I have heard it said that an idol of the heart is a thing that you will sin to get or that you will sin if you do not get it. I think that’s true. I also think that such idols are easy to overlook, easy to justify, easy to accept as a normal part of everyone’s life. Certainly, there are things that our society tells us are simply understood things that you must have or you will sin.
I want to point us to one idol of the heart and the solution Jesus hints at in a parable from Luke 14.
Luke 14:7-11 – 7 Now he told a parable to those who were invited, when he noticed how they chose the places of honor, saying to them, 8 “When you are invited by someone to a wedding feast, do not sit down in a place of honor, lest someone more distinguished than you be invited by him, 9 and he who invited you both will come and say to you, ‘Give your place to this person,’ and then you will begin with shame to take the lowest place. 10 But when you are invited, go and sit in the lowest place, so that when your host comes he may say to you, ‘Friend, move up higher.’ Then you will be honored in the presence of all who sit at table with you. 11 For everyone who exalts himself will be humbled, and he who humbles himself will be exalted.”
The parable here is a very simple one, at least in its surface application. Jesus warns that people at a dinner party should not push and shove for the best seat. It would be very embarrassing to work your way to near the head of the table only to have your host ask you to move for a guest who is more important than you. Instead, Jesus points out to us that we are wiser to take the lowliest seat so that, should our host want to honor us, the host can ask us to move to a better place.
Often when I think of this parable, what I just wrote is about as far as it goes. It is as if Jesus has just given us a nice slice of etiquette to help us navigate a social setting so as to avoid an embarrassing faux pas. But I think there is much more to be found here. It has to do with being a Christian and avoiding a dangerous idol.
The reason I think that this is more than social advice is in the word “everyone.” In verse 11 Jesus says, “For everyone who exalts himself will be humbled, and he who humbles himself will be exalted.” I do not think that this can be said to be true in every dinner party setting. After all, I think we have all sat in a room, watched a person promote himself shamelessly, and seen that everybody in the room just lets it happen. Often times we would prefer to suffer through a person’s boorish behavior for a couple of hours than to go through the social awkwardness of rebuke.
Instead of being mere social counsel, I believe that the Savior is here asking us to think strongly about the rewards we seek. Self-promotion in this life will lead to ultimate, eternal humbling. Exalt yourself in the here and now, and you will be humbled forever. Godly humility is something the Lord will eternally reward. Of course, this is not about behaviors that will somehow earn a person the grace of God. This is about a reshaping of personal priorities so as to live for the Lord and not for the world.
So, Christian, make some application. Where do you press for the better seat at the banquet? Let me ask it a better way. What reward do you seek in this life? What type of temporal reward for your behavior and achievement do you long to have and bemoan when you do not get? What social or political wrong will not only disappoint you but drive you to sinful distraction? What will you press forward to make sure you have, especially when it comes to recognition? Or, if you will not press to get it, where will you sulk, pout, and drive yourself toward depression if you do not have others see you in a certain way?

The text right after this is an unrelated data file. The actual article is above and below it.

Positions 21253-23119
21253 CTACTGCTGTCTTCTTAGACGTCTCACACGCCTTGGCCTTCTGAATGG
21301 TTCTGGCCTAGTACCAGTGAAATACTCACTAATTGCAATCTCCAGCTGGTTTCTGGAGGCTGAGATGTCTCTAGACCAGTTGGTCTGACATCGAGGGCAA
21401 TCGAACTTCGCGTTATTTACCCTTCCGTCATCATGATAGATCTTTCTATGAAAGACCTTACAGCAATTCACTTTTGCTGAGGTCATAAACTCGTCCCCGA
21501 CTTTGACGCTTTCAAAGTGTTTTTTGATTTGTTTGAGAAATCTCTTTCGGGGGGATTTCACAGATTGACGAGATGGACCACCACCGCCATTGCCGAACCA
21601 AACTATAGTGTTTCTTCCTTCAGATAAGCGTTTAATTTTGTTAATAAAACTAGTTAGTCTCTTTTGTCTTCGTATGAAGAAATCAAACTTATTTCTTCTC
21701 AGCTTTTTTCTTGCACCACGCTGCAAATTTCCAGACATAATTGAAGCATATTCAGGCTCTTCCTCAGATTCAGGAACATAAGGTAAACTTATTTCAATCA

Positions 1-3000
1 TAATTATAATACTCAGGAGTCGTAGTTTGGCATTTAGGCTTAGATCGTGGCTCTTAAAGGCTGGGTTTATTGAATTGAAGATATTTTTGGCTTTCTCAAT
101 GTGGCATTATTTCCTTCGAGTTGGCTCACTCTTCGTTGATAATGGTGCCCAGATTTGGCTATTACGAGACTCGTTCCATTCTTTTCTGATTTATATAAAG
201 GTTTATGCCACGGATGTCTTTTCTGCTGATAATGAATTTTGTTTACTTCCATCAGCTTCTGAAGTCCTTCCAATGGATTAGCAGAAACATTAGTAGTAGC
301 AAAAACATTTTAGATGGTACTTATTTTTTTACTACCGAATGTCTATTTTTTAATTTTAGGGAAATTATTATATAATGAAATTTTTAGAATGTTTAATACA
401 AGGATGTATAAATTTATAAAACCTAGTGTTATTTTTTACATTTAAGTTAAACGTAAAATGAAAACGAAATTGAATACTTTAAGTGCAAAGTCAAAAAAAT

I think if we will ask these questions, we are starting to get at what Jesus was doing in this teaching. The parable, after all, is always deeper than the simple story. Jesus is telling us that, if we find our reward in this life, if we press forward to have the lost world around us prop us up, we are heading for a humbling eternity. We cannot, we must not, live for the smiles of the world around us. Whether that be recognition for all the work we do in the church or recognition in the workplace for all we sacrifice, if our desired reward is the applause of men, we are in deep trouble.
But Jesus says that the humble will be exalted. Again, this is not true at every dinner party. But it is true eternally. All who forsake this world and turn to the Lord will find life. All who come to Jesus are to have eyes that are set on things above, not on the things of this world. No, we do not pretend life does not matter. But if we are to get the call of God right, we must see that the rewards that matter are those of heaven. The smiles that matter are the smiles of god. The seat we want is at the table at the marriage feast of the Lamb.
Friends, this can apply in so many ways. Our world tells us to demand what we feel we must have. You must have that vacation. You must have that bonus. You must have that “thank you.” And all of those things can be very good things. It is not wrong to ask about things if you feel you are being overlooked. But if you are willing to sin to get the things you believe you deserve, they are idols. If you drop into despair, if you will sin if they do not come to you, they are idols. And if you chase after the idols of the heart, you are like a person elbowing his way to the high seat at the table. You will be humbled when you find out that was not your place to begin with.
There is a better way. Set your eyes on eternity. Look for eternal reward. Be willing to sit at a lower seat at the table now, because the eternal reward is the one that matters.